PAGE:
Although the title of this chapter is admittedly a bit daunting, be assured that the math is very easy to do. One of the great tricks of mathematics is to make things sound difficult so mathematicians can sound smarter. To those who have read the flipping material, you will see some striking similarities at first; but the analysis is a very different animal. Please pay attention.
The initial feasibility study is merely a fictional project where you will put in all the known variables. For instance, for an income property you would put in your available cash, the financing terms from the lender, and local rental rates. The goal is to develop an ideal scenario of a project that meets your investment goals while considering your financial constraints and lenders requirements. In technical jargon, this is a model. Once complete, the model allows endless scenarios allowing you to see the impact of unforeseen events. For example, suppose you are unable to rent your space for three months or the impact of a newly proposed property tax. These various model runs make up a sensitivity analysis. This helps determine what events would have the biggest impact on our returns so you can keep on top of them.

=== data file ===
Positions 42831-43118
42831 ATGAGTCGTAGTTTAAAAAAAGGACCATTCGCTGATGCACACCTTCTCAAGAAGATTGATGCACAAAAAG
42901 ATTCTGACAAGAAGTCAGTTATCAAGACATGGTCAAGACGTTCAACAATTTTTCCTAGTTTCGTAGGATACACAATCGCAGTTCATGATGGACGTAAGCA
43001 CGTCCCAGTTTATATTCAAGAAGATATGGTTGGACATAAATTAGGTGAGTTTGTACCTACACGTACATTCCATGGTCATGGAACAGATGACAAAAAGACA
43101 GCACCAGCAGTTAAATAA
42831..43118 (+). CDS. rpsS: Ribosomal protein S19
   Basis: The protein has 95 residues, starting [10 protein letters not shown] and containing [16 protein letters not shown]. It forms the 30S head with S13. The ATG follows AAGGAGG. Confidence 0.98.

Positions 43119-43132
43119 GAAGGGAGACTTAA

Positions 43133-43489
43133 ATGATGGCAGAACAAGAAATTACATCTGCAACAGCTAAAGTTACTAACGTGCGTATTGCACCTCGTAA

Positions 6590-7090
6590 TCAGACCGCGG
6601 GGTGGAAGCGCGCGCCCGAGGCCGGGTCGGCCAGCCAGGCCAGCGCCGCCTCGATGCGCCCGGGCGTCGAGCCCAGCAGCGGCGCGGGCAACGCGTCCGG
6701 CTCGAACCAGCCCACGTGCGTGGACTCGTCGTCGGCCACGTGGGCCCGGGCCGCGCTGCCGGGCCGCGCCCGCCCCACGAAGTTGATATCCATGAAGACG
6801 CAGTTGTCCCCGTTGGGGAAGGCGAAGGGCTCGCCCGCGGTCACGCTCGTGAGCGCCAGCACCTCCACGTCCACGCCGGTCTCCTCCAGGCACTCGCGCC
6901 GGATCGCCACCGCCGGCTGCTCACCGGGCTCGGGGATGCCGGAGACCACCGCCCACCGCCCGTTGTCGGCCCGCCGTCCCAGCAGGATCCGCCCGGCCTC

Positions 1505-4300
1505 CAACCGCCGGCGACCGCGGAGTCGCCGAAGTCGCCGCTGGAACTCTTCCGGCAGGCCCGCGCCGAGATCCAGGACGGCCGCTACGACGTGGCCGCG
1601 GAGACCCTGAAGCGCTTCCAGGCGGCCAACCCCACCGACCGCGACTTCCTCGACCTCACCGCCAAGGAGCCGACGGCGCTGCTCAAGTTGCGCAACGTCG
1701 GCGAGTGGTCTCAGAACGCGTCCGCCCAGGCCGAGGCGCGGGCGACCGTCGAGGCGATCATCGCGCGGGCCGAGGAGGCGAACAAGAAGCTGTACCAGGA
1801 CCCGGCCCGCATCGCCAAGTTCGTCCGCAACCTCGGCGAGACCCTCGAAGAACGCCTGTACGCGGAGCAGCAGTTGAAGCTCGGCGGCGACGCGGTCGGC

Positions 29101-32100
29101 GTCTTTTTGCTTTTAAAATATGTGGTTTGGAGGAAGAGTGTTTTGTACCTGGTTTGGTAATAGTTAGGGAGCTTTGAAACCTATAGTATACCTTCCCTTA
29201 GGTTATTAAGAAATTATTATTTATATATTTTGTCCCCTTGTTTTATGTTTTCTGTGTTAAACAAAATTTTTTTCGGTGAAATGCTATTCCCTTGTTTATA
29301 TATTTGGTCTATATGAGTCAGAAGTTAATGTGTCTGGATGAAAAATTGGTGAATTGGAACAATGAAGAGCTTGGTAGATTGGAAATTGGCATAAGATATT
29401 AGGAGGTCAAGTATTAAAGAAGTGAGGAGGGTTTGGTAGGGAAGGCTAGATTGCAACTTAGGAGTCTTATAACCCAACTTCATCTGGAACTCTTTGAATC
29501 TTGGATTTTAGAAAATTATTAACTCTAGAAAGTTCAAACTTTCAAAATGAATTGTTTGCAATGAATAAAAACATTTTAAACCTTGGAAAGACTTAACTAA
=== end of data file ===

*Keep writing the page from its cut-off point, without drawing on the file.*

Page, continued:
You will run the model before you even search for a property to purchase. The model helps determine a reasonable estimate of the total project costs that you can afford. Then taking into account your return goals, area rental levels, and profit expectations; the model will estimate the price range of the properties you need to be considering. "Shouldn't I be looking for properties at deep discounts?" Always, but with income property you will be looking for property that is valued at its current income. In many instances, the income value of the property is under what the seller's asking price is. "Why?" Well, if the seller is smart, they are simply looking for someone to overpay. In other circumstances, the future expectations of income and value growth are different. The seller wants you to compensate them for positive future expectations. In that case you can simply ask them if the property is so valuable - why are they selling? It is a crazy world out there. You will soon see that income property investment weighs heavy on future expectations, but with a model you can test a broad range of outcomes to assist your fortune telling skills.